I should back up and say that in the past I’ve been a book fair skeptic. A fair about books is way closer to dancing about architecture than writing about music is, right? The process of selecting a book to read ought to be a slow and deliberate one, and having millions of books, plus crowds, is an anathema to the process, right? And the fact that the Miami Book Fair is the biggest in the nation, sprawling over six city blocks, several buildings of Miami Dade College, and a few ready-built tent pavilions, would seem to only make those matters worse. But this is my realization: It’s about moments. You can be changed by much smaller ephipanies than that a pain at the base of the neck can signal impending demise.
Earlier in the day: “In the basement the bag of fresh-picked garlic dries out, infusing the room with the pure rush of half sweat, half sex, half earth. That’s three halves, but anything pure consists of multitudes. Right, dude?” Jim Ray Daniels is reading from his entry in Tigertail’s South Florida Annual, a slim little volume with 54 pieces each limited to 305 words. Tigertail is a legendary local performing arts organization that also dabbles in poetry, and this, their ninth annual publication, is the first to branch out to prose writing. Daniels is going on in great detail about his love of garlic and his teenage sons: “They wrinkle their noses up at me like garlic is the looser in the back of class that stinks and everybody makes fun of.” And then he drops this one: “I’d trade all this garlic for a kind remark today.”
I have no idea how that reads on a computer screen to you, but in the room, for me, it was pretty striking. Sometimes, you realize how much you appreciate something only at the moment when you find yourself willing to give it up in exchange for something else.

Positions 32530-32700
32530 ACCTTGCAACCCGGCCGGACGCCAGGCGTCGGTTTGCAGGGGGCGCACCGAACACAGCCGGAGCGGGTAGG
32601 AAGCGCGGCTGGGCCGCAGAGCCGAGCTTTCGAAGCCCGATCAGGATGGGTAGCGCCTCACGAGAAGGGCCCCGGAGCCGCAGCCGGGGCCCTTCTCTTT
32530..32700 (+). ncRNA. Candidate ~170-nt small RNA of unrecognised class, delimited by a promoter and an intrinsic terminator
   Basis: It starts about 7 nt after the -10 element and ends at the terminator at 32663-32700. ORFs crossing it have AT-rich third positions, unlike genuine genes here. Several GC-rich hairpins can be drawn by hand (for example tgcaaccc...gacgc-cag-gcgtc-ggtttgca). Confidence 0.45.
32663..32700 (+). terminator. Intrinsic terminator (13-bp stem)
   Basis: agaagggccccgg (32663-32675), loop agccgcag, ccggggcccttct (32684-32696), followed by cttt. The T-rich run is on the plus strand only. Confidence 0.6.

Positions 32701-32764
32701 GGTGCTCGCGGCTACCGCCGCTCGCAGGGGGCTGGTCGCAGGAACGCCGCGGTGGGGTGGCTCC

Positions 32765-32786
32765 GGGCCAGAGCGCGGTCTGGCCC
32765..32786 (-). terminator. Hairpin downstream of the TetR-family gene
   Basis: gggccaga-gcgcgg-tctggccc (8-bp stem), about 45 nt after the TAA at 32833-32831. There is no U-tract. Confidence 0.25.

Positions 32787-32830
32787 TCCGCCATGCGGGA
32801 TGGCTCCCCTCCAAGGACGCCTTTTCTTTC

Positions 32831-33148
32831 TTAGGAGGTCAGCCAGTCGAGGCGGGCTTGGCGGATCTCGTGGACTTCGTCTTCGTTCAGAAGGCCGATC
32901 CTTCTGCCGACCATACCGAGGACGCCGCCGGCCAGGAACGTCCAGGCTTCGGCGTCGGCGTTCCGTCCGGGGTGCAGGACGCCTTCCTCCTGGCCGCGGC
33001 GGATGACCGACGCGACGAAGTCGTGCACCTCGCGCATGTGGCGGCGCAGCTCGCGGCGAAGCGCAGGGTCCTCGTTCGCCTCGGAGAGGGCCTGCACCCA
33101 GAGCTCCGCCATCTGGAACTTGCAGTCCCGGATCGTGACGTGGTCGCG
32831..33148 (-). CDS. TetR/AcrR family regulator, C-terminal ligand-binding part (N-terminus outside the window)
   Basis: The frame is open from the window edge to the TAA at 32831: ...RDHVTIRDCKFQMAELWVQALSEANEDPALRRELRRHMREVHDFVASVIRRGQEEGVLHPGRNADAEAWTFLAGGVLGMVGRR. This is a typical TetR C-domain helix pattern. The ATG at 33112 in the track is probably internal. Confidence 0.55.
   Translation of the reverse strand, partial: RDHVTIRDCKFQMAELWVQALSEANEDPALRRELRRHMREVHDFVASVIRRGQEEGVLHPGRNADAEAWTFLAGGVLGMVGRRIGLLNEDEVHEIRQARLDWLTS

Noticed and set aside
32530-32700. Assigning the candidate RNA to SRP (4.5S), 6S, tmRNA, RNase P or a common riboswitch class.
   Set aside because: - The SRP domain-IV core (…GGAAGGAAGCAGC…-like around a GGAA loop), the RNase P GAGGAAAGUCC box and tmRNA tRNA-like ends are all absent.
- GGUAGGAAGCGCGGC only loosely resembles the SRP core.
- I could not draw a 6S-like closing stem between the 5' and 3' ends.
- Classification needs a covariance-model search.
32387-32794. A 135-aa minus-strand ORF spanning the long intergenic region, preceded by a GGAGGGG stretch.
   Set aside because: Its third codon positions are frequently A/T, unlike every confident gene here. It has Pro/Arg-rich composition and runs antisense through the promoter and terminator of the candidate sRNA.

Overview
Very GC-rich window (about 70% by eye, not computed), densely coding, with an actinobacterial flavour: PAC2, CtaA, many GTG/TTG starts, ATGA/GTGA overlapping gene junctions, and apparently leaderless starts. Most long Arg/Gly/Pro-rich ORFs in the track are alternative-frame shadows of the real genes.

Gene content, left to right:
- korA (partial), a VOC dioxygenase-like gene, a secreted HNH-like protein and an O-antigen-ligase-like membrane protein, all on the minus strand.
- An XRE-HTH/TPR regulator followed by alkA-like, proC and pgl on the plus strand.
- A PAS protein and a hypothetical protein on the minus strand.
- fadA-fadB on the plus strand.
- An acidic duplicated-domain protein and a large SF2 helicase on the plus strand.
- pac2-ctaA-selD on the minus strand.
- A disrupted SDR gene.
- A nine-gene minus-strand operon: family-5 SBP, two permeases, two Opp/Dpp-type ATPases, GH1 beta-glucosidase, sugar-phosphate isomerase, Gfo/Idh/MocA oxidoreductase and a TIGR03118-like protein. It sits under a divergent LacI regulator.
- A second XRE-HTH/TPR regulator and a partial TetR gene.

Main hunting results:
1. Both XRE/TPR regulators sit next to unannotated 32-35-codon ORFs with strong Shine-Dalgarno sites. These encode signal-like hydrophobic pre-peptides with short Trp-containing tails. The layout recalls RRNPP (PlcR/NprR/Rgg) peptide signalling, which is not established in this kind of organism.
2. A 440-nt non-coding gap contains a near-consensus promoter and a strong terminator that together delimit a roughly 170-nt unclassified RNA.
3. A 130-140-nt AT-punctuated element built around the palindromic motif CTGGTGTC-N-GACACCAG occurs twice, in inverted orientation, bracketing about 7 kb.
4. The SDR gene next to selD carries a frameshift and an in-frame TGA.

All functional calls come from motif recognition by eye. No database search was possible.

Did I mention “sprawling”? The grid for Saturday’s events has nine time slots and twelve areas, and almost all the cells are filled with single-author or panel events. Sunday is a similar situation, and the preceding week has events every evening. There are something like 250 events.
And there’s the street fair: six city blocks around the university buildings that house the author events lined with tents of booksellers. One is dedicated to antiquarian booksellers. There’s a row of author tents, mostly folks with self-published books they’re promoting. There are tents dedicated to comic books, socially aware books, children’s books, and all sorts of special interests. There are religious tents (last year I got a free Quran at one). There are several tents with the name “Los Libros Mas Pequeños del Mundo” which carry delightfully small spanish-language books on all subjects. Books & Books, Miami’s famous independent bookstore, has a sprawling tent. McSweeny’s has a tent with their exquisite books and book-like objects. And there are many many tents selling used books, each with a different level of quality, organization, and attention to pricing. (The best time to buy books is at the end of the day on Sunday. The vendors, facing the prospect of packing up their unsold books, are in the mood to make a deal. And you won’t have to carry your haul around all day.)